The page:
Inclusion, of course, also means lowering barriers to entry. To do this, she enlisted support from the city, state, and foundations. This required more door knocking. “I would be coming to folks and saying, I want this, and, How do I get that? I had a couple of closed doors, but I kept knocking,” she says. “I remember telling the School District, All I need is an opportunity, and I promise you, you will not regret it.”
Today, The Children’s Playhouse enrolls children through Head Start, Pre-K Counts, PHLpreK, and has 20 spaces for babies from PA’s hard-to-snag Infant Toddler Contracted Slots. It’s received grants from the William Penn Foundation and Vanguard. “I have every funding stream imaginable,” Alvarado-Rodriguez says.
Her centers are also educationally progressive. Both are implementing Second Step, a leveled-up social-emotional learning program, and PBIS, Positive Behavioral Interventions and Supports, for the increasing number of enrollees with physical disabilities and/or emotional or learning diagnoses.
Tapping into the new generation of educators
Covid hit the childcare industry especially hard, exacerbating an already difficult shortage of childcare workers. Alvarado-Rodriguez saw her fellow childcare providers struggling, especially those for whom English was a second language. So, in 2020, she founded Latinos Educandos Juntos, a nonprofit that brought Spanish-speaking family- and center-based providers online for coaching and advice. In 15 months, the program grew from five to 145. They shared their problems; Alvarado-Rodriguez and her team listened and shared solutions.
At the same time — because she’s apparently blessed with more hours in the day than the rest of us — Alvarado-Rodriguez enrolled in Goldman Sachs’ 10,000 Small Businesses program, a 12-week course that teaches business owners like her to, in her words, “strengthen my hustle.” As a result, she now also owns and operates Innovative Educational Consulting Services, a childcare business advisor that specializes in growing Latinx-owned childcare centers — because, you know, all those hours. “She’s got so much energy, it’s contagious,” says Ortiz.
To help alleviate the worker shortage, Alvarado-Rodriguez first needed to understand why more people weren’t applying to be childcare providers. “I asked myself, Why are Hispanics going into a van to work in a factory for $7.50 when I’m paying $15?” The reason, she learned, was that “they felt that they didn’t belong. They feel like the childcare profession wasn’t for them because of the language barrier. And, a lot of these folks actually had childhood education degrees in their own countries.”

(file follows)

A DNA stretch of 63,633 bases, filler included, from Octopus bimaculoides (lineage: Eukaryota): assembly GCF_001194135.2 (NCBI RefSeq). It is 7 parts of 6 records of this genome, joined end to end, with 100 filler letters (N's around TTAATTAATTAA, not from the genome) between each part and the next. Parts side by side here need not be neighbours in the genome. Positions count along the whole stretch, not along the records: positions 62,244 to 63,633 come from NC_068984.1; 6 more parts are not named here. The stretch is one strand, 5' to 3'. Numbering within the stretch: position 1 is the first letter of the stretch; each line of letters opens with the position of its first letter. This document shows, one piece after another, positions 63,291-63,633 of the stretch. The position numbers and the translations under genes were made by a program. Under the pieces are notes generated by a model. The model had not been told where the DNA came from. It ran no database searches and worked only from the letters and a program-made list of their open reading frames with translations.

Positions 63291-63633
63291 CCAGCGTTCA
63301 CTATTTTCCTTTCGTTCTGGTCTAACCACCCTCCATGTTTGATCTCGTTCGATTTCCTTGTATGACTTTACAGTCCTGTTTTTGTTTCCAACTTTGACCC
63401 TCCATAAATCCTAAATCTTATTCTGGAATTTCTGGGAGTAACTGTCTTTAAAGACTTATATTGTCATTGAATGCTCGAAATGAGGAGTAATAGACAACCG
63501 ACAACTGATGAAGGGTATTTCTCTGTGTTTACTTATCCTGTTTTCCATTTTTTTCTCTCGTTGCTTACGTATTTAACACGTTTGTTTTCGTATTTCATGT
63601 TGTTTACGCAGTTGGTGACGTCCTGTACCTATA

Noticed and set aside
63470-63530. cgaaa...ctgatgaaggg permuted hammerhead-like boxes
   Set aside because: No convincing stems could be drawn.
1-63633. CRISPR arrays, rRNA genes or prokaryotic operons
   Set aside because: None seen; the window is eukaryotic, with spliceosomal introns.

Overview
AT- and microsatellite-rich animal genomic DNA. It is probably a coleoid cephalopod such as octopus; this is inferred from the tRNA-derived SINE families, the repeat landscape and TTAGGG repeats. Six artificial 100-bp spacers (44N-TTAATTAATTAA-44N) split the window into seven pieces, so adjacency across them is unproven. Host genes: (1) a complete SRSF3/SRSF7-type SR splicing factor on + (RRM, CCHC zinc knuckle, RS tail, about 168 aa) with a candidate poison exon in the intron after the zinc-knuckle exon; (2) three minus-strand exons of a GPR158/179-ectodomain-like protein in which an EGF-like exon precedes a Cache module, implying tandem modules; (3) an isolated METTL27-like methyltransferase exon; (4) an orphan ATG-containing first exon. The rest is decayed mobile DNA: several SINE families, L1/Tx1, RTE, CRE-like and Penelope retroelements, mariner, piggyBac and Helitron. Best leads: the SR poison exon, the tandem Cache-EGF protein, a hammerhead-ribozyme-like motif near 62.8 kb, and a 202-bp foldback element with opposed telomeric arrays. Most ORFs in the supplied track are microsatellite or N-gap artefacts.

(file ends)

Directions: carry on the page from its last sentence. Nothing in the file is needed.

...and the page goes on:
“Even if they didn’t go to our center, she made sure people had food,” Ortiz says. “She literally put stuff in her car and delivered things to people that didn’t have transportation, then she went back the next week with more.”
Alvarado-Rodriguez started getting experienced workers’ transcripts translated through World Education Services. She connected them with ESL classes and other courses. She went back to her network of childcare providers and asked them to interview her new connects. “How else are we going to build our early childhood education teacher pipeline?” she asked them.
She also applied for and received a grant to offer in-house Childhood Development Associate (CDA) credentialing — in Spanish — so current childcare workers could both upscale and receive college credits toward associate or bachelor’s degrees at Community College of Philadelphia (CCP), Esperanza or Eastern. She sticks with her mentees all the way, even if it’s away from childcare. The point is not to keep workers in her employ — it’s to help them follow their own dreams.
Says Ortiz, “Damaris always is telling us, This is not your forever place. She’s always helping somebody.”
Ortiz started out as The Children’s Playhouse’s part-time cleaning person and eventually moved up to lead teacher. She’s now in administration and working on her associate degree in early childhood education at CCP.
Alvarado-Rodriguez has helped put two people through college, and has many more on their way. One Mexican-American mother of three has been working in a Children’s Playhouse toddler room for six months, working on her CDA, “putting what she learned into practice, and growing,” says Alvarado-Rodriguez, “Now, I’m asking her, What do you want to do after? Do you want to go to college? She’s not afraid anymore.”
Alvarado-Rodriguez wants to be part of building a model not just for childcare workforce development, but for workforce development in general. The CDA credentialing, for example, is offered only to current childcare workers. She’d like it to be available to potential childcare workers, too.
“I’m on a lot of boards, and I go into all these meetings, and we’re talking about staffing shortages,” she says. “But there’s no funds for workforce development — which is the dumbest thing ever. We need to figure out how we are going to move around those barriers.”
RELATED STORIES FROM THE CITIZEN
MOST POPULAR ON THE CITIZEN RIGHT NOW